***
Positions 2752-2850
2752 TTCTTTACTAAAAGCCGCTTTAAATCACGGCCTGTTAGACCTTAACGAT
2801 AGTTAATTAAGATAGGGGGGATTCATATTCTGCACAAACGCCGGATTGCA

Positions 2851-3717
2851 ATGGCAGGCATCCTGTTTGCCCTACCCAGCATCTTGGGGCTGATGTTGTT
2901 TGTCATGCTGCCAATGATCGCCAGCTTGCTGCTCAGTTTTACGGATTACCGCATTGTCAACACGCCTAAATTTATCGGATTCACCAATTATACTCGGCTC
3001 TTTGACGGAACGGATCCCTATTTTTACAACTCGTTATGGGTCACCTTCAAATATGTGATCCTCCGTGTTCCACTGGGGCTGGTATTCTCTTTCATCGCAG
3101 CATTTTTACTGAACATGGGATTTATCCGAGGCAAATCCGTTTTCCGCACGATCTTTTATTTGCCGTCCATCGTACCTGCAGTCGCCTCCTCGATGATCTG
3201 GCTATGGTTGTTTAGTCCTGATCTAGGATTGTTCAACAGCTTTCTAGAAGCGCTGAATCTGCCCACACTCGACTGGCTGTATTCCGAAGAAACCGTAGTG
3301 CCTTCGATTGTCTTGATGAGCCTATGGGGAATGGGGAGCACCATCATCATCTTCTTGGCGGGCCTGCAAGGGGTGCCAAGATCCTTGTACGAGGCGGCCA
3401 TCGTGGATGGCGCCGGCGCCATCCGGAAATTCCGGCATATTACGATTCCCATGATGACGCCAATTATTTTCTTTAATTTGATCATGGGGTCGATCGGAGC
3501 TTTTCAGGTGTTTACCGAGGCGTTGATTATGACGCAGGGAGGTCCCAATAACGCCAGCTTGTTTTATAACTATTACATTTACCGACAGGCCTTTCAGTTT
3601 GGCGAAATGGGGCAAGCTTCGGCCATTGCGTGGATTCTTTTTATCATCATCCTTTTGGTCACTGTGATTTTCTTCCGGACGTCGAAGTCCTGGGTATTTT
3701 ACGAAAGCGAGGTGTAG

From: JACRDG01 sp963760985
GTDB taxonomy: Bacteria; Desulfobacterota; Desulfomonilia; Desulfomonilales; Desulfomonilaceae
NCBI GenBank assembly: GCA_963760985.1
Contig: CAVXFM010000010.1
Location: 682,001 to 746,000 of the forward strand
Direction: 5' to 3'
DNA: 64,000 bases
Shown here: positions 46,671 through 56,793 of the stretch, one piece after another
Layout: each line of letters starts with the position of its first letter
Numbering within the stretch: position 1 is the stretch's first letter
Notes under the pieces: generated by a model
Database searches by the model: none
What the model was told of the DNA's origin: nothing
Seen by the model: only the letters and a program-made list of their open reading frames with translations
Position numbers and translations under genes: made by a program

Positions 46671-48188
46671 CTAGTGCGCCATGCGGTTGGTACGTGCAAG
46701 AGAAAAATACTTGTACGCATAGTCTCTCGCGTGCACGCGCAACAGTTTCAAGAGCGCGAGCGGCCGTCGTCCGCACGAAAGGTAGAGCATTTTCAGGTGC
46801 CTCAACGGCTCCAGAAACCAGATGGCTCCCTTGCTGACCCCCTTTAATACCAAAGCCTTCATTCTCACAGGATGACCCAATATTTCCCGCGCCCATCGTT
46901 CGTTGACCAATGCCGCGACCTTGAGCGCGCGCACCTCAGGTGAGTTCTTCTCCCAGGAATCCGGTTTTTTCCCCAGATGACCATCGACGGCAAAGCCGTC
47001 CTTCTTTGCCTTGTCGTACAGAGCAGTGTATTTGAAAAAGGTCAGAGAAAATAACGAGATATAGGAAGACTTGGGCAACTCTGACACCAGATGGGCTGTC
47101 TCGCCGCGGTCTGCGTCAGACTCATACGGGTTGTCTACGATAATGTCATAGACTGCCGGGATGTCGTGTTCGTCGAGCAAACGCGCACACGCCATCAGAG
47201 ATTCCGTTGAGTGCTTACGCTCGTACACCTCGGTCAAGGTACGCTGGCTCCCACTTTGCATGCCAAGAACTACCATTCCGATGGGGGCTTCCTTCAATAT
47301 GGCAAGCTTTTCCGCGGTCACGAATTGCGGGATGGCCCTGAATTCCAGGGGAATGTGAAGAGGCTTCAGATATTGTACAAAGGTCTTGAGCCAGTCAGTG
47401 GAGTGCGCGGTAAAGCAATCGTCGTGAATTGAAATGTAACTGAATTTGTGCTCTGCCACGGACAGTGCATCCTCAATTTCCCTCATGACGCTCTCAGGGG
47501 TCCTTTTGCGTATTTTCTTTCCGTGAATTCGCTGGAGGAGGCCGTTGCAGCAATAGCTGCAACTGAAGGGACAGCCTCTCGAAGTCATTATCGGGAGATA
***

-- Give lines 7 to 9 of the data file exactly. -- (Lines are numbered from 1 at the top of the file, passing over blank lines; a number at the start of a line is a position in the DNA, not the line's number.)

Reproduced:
3001 TTTGACGGAACGGATCCCTATTTTTACAACTCGTTATGGGTCACCTTCAAATATGTGATCCTCCGTGTTCCACTGGGGCTGGTATTCTCTTTCATCGCAG
3101 CATTTTTACTGAACATGGGATTTATCCGAGGCAAATCCGTTTTCCGCACGATCTTTTATTTGCCGTCCATCGTACCTGCAGTCGCCTCCTCGATGATCTG
3201 GCTATGGTTGTTTAGTCCTGATCTAGGATTGTTCAACAGCTTTCTAGAAGCGCTGAATCTGCCCACACTCGACTGGCTGTATTCCGAAGAAACCGTAGTG